Organizers: Jeffrey Morris, Safa Jamali

03.01.04 Network Theory and Applications to Complex Systems

Many real systems of interest in physics, engineering, social and computer sciences, biology and finance can be represented as networks: the Internet, the World Wide Web, social networks, transportation systems, scientific citation graphs, biochemical and ecological networks, and financial credit graphs are just a few examples of real systems that can be modelled as networks, and thinking of them in this way can lead to useful insights. Network science has produced many fundamental results for the description of critical phenomena in real-world networks. These represent essential tools for the control and design of real systems with concrete and practical applications. For example, thanks to the results of network science, we know how to design a computer network that is less vulnerable under intentional or random attacks, what is the best strategy for the immunization of a social network subjected to the spreading of a virus, how to identify the most influential nodes in a network, and how to drive a dynamical system living on a complex network towards the desired state. The number of real-world applications of network science is literally exploding due to the growing availability of data and computational resources. The goal of this Focus Topic is to address recent advances in the network theory of real-world complex systems.

Organizer: Filippo Radicchi

03.01.05 Predicting Nonlinear and Complex Systems with Machine Learning

In recent years, machine learning techniques have been applied to nonlinear and complex dynamical systems to solve previously unsolved problems in the field. For example, a research area based on reservoir computing, a class of recurrent neural networks, has gained considerable momentum and emerged as a powerful paradigm for model-free prediction of the state evolution of nonlinear and chaotic dynamical systems. Machine learning methods have also been developed to predict critical transitions, transient chaos, and Hamiltonian chaos. This Focus Session will bring together a number of active researchers to discuss current issues in this emergent interdisciplinary field.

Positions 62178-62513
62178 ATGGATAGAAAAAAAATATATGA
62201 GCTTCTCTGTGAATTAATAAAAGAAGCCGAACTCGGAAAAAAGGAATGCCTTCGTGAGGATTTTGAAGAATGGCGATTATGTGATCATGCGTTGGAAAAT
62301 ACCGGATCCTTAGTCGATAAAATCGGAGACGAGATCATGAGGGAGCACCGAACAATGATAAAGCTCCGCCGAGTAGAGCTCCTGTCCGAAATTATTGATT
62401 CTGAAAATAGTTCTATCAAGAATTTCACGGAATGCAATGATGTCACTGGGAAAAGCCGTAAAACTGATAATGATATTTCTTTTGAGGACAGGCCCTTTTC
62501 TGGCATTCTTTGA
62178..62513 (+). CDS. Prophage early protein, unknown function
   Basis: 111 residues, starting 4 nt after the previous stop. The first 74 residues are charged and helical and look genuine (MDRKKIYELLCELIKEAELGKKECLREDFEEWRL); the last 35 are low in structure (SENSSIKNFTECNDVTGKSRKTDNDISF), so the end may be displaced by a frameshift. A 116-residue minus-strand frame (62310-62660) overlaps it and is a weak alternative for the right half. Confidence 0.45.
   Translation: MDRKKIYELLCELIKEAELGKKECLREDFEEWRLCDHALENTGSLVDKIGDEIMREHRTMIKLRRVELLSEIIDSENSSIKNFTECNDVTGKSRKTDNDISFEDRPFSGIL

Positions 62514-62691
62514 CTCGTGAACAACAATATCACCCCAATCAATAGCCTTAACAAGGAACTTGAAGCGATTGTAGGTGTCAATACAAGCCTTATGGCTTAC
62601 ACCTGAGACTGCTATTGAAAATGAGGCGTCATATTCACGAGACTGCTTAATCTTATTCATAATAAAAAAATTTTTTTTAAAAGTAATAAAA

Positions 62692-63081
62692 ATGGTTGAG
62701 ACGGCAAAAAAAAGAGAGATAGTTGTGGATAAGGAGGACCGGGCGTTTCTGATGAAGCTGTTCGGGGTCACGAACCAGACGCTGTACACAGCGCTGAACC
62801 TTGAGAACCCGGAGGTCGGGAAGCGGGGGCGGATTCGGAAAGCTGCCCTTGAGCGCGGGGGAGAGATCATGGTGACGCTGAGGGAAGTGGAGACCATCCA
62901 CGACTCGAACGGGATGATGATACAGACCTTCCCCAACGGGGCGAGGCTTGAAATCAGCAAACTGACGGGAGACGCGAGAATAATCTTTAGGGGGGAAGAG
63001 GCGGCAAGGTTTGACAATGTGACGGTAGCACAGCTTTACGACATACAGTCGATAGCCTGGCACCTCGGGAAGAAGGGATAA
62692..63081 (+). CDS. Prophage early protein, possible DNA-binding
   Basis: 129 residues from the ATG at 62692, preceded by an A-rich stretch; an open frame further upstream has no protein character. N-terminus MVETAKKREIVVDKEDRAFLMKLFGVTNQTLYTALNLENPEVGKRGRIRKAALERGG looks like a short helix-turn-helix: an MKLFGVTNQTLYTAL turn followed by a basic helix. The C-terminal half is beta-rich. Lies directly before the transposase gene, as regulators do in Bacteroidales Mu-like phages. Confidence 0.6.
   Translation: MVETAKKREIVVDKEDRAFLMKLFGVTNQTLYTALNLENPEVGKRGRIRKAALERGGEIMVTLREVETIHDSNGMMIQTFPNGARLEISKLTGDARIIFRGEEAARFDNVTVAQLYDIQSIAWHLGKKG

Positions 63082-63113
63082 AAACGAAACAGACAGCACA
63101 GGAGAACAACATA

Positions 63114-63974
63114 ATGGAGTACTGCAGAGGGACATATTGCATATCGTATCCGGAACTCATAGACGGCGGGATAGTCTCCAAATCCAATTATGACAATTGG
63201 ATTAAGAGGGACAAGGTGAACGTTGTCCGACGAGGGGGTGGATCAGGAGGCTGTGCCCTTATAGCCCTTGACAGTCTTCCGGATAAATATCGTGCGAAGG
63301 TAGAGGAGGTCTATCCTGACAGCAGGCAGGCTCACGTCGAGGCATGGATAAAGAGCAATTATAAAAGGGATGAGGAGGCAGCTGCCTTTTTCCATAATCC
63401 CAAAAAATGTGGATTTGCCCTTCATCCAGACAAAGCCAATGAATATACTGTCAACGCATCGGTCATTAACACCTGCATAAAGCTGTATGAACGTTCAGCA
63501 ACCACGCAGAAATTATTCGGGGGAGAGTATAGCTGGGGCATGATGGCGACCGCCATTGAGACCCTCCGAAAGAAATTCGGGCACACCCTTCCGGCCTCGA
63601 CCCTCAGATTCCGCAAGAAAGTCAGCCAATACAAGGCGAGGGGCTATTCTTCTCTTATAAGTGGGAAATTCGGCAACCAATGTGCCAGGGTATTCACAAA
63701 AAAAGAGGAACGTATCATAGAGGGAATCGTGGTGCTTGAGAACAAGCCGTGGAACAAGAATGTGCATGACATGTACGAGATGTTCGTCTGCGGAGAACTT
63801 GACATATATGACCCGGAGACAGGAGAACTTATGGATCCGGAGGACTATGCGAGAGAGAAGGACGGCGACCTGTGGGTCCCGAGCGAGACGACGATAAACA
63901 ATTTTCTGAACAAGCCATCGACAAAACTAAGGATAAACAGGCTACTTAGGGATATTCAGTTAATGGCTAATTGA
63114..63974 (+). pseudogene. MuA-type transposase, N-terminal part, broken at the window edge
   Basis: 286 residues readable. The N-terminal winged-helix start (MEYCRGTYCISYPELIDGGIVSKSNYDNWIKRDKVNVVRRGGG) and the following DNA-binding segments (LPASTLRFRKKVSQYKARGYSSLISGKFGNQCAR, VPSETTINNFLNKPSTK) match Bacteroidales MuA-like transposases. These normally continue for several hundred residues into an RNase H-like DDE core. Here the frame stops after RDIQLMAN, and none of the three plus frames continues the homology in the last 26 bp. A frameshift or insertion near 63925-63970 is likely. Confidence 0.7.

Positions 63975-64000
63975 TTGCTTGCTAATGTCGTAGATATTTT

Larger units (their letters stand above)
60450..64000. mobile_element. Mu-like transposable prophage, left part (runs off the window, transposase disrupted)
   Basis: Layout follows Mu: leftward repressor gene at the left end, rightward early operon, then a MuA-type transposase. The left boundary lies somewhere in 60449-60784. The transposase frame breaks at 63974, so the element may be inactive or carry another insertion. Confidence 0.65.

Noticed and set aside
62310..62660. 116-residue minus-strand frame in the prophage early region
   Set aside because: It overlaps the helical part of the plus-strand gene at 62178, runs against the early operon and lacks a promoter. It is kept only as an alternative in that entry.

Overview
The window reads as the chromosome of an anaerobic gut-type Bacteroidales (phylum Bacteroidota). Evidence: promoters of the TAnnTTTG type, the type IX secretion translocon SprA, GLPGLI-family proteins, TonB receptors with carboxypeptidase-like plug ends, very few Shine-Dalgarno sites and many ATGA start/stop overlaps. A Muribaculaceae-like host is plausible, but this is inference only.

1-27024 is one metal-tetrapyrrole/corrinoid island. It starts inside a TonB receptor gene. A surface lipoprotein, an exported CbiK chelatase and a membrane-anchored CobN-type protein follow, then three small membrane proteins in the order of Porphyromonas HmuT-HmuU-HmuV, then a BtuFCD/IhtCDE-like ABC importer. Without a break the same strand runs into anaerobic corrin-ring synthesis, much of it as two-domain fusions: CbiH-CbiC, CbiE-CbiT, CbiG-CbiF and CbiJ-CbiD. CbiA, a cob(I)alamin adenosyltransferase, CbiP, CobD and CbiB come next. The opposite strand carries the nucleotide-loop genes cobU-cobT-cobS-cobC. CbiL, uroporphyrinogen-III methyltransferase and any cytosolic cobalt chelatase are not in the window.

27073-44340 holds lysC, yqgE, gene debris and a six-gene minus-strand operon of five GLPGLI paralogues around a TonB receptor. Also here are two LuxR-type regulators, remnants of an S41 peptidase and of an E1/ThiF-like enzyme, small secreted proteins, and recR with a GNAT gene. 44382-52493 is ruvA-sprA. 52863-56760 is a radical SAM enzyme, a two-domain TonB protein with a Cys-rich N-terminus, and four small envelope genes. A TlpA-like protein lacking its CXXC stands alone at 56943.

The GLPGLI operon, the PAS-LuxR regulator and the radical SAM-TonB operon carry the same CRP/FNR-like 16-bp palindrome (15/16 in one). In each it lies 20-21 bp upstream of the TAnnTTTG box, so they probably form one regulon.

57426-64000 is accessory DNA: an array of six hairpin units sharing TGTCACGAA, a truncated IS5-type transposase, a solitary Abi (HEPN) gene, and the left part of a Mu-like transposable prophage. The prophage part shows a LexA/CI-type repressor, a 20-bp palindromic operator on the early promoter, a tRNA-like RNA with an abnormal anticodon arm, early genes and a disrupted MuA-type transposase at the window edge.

Organizer: Yin-Cheng Lai

03.01.06 Statistical Physics Meets Machine Learning

In the past 15 years, there has been tremendous development in machine learning based on deep neural networks (DNNs). However, despite their many successful applications, there is no theory regarding the underlying principles of DNNs, i.e., why they work and how they work. Historically, statistical physics played an important role in the initial development of artificial neural networks, such as the Hopfield model, the Boltzmann machine, and applications of spin-glass theory to neural networks. We believe the time is ripe to develop a solid theoretical foundation for DNN algorithms based on concepts and methods from statistical physics. This focus session will bring experts from the statistical physics and machine learning community together to discuss fundamental issues and possible directions for understanding and advancing artificial intelligence research based on ideas and tools from statistical physics.